Cormac McCarthy’s Play Runs through November 17
By Tom Jacobs
Is it just me, or is a spirited debate over whether life is worth living uniquely exhilarating? Questions don’t get any more basic or meaningful, and while despair has the edge on an intellectual level, hope wins out emotionally every time. It has to. Otherwise we might as well throw ourselves in front of a train — which is the grim choice made by one of the two characters in Cormac McCarthy’s The Sunset Limited, playing through November 17 at Ventura’s Rubicon Theatre.
In this story, a middle-aged white academic (he goes by the nickname “the professor,” although his field of study is unclear), is saved at the last second by a black ex-con who has found Jesus and devoted his life to saving others — or at least trying his best to do so. As the two men sit in his dingy apartment, drinking coffee and trading barbs, the ever-hopeful Christian admits his track record, in terms of getting people to see the light, is pretty poor. This day isn’t shaping up to be any better: The professor, a diagnosed depressive who loathes humanity and has lost the solace he once took from culture, seems beyond saving.
As the two men talk, the ex-con pulls out every trick he knows, displaying a sharp and flexible mind as he tells stories of his days in prison and suggests the professor find a community he can feel a part of — even if it’s the community of suicidally depressed people. Refreshingly un-dogmatic, he seems to be getting the better of the argument, until the professor embarks on a scathing monologue reminding him of the inevitability of death (not only our own, but everyone we love) and describing our quest for meaning as childish and futile. Like a gripping courtroom drama, only with much higher stakes, you’ll likely find your allegiance swinging back and forth, from one man to the other.
Their 100-minute-long standoff is powerful, thoughtful, and eloquent. In the steady hands of director Brian McDonald, it’s also taut and emotionally charged. McDonald keeps things simple, trusting the script and his two superb actors, Tucker Smallwood and Joe Spano. And that trust is warranted. Edgy and agitated, Spano effectively portrays a smart man at the end of his rope; this guy may have lost faith in humanity, but he still enjoys a well-matched intellectual joust.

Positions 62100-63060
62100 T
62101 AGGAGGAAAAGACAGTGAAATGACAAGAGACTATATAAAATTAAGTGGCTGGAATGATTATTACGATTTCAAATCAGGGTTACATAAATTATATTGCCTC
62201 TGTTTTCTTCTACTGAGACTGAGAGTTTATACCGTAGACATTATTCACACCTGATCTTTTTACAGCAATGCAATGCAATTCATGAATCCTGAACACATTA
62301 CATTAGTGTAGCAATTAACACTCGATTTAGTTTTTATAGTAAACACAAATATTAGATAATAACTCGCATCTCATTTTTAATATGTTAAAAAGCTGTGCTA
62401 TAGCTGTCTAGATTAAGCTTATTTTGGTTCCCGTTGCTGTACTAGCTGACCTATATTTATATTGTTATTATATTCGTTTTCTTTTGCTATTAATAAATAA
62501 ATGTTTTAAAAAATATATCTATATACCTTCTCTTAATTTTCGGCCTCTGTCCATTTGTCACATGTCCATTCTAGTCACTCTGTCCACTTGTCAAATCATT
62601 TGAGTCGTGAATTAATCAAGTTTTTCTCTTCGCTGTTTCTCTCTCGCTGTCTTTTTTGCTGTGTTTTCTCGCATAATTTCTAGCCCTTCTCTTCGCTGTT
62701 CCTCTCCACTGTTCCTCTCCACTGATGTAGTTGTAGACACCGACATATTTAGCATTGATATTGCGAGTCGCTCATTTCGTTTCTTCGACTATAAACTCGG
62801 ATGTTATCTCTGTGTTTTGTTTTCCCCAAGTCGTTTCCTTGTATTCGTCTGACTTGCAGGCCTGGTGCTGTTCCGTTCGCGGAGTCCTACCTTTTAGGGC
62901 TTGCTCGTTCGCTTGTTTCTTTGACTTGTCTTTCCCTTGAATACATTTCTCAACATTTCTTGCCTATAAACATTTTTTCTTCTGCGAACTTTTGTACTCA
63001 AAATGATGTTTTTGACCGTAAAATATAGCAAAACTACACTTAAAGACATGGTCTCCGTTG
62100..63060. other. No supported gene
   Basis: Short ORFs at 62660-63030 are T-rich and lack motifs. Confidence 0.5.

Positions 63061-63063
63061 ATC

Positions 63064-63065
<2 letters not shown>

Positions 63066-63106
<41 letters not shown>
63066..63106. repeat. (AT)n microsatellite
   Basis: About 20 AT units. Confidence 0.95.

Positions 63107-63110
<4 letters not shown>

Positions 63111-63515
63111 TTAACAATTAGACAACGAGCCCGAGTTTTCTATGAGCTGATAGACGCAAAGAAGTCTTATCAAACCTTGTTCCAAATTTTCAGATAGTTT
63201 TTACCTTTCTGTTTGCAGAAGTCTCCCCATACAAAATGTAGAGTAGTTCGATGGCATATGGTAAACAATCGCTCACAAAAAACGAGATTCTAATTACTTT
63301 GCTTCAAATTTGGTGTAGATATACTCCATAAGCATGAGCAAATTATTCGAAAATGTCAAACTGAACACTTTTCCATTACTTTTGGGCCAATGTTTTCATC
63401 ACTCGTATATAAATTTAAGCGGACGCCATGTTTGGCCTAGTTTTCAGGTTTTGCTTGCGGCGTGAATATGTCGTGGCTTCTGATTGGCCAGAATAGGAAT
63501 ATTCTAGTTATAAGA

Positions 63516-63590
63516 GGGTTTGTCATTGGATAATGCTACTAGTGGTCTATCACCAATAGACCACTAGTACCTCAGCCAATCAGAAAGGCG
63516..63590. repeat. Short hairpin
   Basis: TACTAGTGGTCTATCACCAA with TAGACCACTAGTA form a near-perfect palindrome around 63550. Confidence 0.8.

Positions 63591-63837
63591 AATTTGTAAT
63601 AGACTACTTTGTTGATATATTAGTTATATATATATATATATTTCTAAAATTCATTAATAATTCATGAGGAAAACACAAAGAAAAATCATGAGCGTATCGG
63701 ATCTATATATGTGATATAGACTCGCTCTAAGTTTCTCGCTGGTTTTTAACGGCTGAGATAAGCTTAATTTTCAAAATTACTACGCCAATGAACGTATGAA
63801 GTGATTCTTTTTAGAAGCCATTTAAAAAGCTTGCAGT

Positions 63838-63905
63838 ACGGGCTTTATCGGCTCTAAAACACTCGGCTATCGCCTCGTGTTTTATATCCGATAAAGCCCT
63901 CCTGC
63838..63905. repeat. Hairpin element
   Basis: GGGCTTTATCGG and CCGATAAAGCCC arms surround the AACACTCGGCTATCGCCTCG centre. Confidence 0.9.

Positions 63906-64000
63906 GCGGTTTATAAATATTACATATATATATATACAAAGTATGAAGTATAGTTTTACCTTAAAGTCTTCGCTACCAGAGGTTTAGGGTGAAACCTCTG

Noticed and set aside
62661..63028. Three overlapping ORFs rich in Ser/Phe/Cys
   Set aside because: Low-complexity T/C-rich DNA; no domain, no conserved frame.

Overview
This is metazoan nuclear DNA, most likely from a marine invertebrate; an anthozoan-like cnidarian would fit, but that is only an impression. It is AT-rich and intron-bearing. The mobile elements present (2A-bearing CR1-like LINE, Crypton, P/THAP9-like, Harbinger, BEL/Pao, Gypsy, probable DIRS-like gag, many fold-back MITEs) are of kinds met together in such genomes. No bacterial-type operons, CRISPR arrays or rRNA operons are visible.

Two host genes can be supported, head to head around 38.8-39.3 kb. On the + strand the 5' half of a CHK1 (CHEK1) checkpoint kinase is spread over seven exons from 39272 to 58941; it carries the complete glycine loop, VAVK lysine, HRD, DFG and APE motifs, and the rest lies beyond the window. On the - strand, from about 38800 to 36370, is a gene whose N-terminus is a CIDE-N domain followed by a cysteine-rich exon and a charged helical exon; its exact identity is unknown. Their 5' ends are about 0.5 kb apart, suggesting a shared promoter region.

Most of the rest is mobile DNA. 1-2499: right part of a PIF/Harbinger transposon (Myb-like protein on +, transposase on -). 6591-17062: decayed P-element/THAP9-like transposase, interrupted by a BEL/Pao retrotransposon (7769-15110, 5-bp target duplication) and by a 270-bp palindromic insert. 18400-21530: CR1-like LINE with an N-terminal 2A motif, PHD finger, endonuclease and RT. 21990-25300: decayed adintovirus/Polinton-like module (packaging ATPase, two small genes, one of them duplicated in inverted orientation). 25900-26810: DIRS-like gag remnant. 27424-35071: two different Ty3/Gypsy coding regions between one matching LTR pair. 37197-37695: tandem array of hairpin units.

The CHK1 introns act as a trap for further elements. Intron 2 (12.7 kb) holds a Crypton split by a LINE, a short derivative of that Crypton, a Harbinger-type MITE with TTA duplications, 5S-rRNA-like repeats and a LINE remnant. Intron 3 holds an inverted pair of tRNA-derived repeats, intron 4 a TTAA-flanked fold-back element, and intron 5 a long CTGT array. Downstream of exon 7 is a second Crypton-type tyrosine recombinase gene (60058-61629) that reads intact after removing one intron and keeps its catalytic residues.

However, it’s Smallwood who dominates the stage. Alternately relaxed and wound-up, sharp and tender — whatever it takes to get his message across — he gives a remarkably rich portrayal of a man on a mission. Surprisingly, at the end, your heart aches more for his character than for Spano’s. Spano, after all, has no God; Smallwood, on the other hand, wonders why his deity has forsaken him.
Pulitzer-Prize-winner Cormac McCarthy's The Sunset Limited is a tough, funny, beautifully written play, presenting the kind of darkly compelling drama we have come to expect from McCarthy's best work. It is a philosophical work, keenly drawn from the tradition of mid-twentieth century metaphysical theatre and existential literature. Originally commissioned by Chicago's legendary Steppenwolf Theatre Company, this is also a must-see, absolutely top-notch production.
Set in a New York City ghetto apartment, it is really timeless, and as written, the first half presents a certain abstract ambiguity that allows the audience to quesion whether one of the characters is even still alive at the time of the play. This ambiguity is exploited best by a more minimal set, and the set designer, Giamario, an old favorite of Rubicon audiences, appropriately gives us an abstract set, an idea which could have been taken further. The effect is underscored by Stacie Logue's deft and understated costume design.
Emmy Award-winner Joe Spano and Tucker Smallwood in Rubicon's The Sunset Limited. Confronting the beast within. PHOTO CREDIT : Jeanne Tanner
If this all sounds possibly grim and serious, it could be, but isn't. Serious, yes; but in McCarthy's hands serious is an opportunity for deeply satisfying dark humor, hilarious exchanges, and a good-natured ironic and open-hearted poke at the foibles of the human condition, life and death, and how we think about it.
McCarthy accomplishes this by throwing two huge, complex, strong characters against each other: Sunset Limited is a tour-de-force two-man ensemble piece, in this case played by Emmy Award-winning, Joe Spano, who some will recognize from hisTobias Fornell-character on TV's NCIS, and Tucker Smallwood, who played the same part in the Rogue Machine Theatre's production.
The actors are magnificient, with Smallwood delivering an overwhelming performance of great power and fine nuance. His timing is impeccable, keeping us fully engaged as these two chareacters traverse a dense and difficult script.
This is not fluff entertainment, but all the more reason to go see it. This is drama for the soul, for our depths, for our dense and difficult times, for those who seek light in the darkness.
Don't miss it, if for no other reason that to see Smallwoods wonderful acting: it is one of the best productions you will see in the Western United States--or anywhere for that matter---this year.
The Rubicon Theatre
1006 East Main Street
Ventura, CA 93001
through November 17th